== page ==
San Luis Rey Equine Hospital, in Bonsall, California, has announced that it has added computed tomography (CT) to its advanced diagnostic imaging capabilities.

Computed tomography uses very small X ray beams from many different angles around the body (called a slice) that are transmitted to a computer program, which produces a high-quality image. Images can be manipulated to render 3-D reconstructions from 2-D slices, which can aid in diagnosing and treating ailments.

The CT unit at San Luis Rey Equine Hospital can accommodate large body parts relative to the majority of CT units available for medical or veterinary use; the unit’s gantry (the donut-shaped part of the CT scanner) measures 85 centimeters in diameter compared the commonly used 60 centimeter diameter gantry.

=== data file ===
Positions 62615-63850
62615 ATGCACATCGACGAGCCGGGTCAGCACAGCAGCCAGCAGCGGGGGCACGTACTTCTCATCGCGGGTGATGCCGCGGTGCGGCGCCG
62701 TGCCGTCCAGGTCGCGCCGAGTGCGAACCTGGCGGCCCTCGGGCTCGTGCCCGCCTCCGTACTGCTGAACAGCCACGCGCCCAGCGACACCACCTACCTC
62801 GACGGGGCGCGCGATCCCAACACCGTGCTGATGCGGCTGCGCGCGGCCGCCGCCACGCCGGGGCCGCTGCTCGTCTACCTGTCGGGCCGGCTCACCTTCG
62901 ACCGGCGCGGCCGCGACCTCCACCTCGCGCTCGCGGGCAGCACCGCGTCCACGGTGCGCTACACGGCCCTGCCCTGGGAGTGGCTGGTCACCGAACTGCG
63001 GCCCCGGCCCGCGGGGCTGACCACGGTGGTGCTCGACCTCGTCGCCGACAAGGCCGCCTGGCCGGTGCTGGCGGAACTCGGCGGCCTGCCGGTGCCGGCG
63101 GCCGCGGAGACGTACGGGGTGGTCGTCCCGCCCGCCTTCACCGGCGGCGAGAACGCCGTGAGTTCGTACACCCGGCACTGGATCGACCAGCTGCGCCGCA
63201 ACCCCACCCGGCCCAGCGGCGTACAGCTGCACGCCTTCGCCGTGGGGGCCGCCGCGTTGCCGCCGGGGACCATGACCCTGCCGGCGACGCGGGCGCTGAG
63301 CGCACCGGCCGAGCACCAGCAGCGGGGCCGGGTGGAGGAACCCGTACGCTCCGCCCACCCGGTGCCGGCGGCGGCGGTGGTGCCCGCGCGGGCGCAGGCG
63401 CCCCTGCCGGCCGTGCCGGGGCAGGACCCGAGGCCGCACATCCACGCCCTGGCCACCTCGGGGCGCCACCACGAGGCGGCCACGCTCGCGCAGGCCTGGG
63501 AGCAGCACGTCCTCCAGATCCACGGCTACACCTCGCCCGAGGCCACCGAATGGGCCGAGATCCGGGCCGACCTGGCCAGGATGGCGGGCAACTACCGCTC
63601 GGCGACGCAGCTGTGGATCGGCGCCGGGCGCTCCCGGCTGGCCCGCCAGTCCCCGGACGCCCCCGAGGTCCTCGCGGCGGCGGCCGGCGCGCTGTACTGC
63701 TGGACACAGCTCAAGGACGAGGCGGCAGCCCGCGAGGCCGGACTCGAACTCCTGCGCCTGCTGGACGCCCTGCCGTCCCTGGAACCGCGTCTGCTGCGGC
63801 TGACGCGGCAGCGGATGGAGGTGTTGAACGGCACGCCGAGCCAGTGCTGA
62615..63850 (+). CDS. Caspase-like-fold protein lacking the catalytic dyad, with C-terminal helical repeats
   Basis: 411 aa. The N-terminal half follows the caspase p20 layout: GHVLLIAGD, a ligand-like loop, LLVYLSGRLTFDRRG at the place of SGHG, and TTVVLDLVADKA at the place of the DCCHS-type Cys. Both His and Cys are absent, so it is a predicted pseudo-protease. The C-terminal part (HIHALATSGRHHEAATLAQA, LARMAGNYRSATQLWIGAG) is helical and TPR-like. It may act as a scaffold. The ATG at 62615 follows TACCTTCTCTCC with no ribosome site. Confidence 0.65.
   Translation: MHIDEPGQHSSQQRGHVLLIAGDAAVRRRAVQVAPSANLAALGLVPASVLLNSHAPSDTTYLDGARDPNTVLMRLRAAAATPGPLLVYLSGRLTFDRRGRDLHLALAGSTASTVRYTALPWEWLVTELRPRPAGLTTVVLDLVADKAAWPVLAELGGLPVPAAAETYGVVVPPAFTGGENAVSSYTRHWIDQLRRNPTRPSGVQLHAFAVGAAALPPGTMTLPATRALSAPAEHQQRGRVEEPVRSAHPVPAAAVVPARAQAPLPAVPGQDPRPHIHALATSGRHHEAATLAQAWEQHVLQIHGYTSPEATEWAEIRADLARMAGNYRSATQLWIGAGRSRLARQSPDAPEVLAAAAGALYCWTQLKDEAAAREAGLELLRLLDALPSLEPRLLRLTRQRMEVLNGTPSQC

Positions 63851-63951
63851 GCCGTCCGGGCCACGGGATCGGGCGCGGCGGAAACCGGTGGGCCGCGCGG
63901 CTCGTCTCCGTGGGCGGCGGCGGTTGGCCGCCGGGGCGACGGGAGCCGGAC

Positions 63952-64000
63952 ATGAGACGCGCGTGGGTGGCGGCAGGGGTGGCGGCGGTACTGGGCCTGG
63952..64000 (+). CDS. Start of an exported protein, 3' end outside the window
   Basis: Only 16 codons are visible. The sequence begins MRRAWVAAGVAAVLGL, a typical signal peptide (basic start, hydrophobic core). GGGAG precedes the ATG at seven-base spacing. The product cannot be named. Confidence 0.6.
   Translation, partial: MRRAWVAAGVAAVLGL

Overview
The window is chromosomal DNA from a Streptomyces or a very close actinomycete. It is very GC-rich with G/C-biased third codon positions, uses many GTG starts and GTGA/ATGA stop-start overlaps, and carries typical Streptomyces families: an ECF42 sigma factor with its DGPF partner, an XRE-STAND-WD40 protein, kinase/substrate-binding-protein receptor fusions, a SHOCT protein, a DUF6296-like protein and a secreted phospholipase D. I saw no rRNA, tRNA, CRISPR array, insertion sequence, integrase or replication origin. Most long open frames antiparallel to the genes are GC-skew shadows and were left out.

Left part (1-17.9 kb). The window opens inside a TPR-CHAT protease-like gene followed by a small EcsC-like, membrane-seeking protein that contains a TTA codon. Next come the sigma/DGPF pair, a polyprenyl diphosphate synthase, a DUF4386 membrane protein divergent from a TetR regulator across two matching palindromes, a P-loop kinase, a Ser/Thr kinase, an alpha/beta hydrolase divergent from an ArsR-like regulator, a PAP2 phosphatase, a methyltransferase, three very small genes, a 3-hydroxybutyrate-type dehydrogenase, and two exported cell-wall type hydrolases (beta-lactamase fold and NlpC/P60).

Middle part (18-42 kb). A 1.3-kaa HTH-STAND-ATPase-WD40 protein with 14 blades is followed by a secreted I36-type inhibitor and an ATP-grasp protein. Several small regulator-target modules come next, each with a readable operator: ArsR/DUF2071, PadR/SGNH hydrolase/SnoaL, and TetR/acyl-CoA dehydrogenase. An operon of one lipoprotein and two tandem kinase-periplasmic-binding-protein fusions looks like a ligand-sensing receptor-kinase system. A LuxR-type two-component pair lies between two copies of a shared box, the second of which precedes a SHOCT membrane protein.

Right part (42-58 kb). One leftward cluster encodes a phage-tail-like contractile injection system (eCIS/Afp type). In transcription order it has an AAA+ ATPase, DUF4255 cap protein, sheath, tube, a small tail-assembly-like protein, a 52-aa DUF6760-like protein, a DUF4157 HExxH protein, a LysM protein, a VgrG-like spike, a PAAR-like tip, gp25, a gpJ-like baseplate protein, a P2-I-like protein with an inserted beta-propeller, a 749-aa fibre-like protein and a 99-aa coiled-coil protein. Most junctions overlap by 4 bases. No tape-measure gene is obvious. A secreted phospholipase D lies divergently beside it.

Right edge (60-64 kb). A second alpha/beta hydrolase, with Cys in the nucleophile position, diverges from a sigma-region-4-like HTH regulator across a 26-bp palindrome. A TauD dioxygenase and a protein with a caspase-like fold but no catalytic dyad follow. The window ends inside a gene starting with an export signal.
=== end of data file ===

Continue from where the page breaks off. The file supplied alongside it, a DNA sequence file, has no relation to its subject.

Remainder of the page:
[image imageid="5355" includeTitle="false" includeSummary="false"]A 3-D reconstruction of a horse’s skull.[/image]

San Luis Rey Equine Hospital is the first veterinary hospital to make use of this portable CT unit. The BodyTom from Samsung is currently used at a number of human hospitals in a variety of different applications including in the operating room, diagnostic units, and emergency departments.

Given the portability and size of this CT system, veterinarians can image large anatomical regions, including the entire equine neck, which has been examined most commonly via radiography due to patient size. Additionally, the unit will allow practitioners to perform myelograms (imaging studies used to visualize spinal cord compression) with CT.

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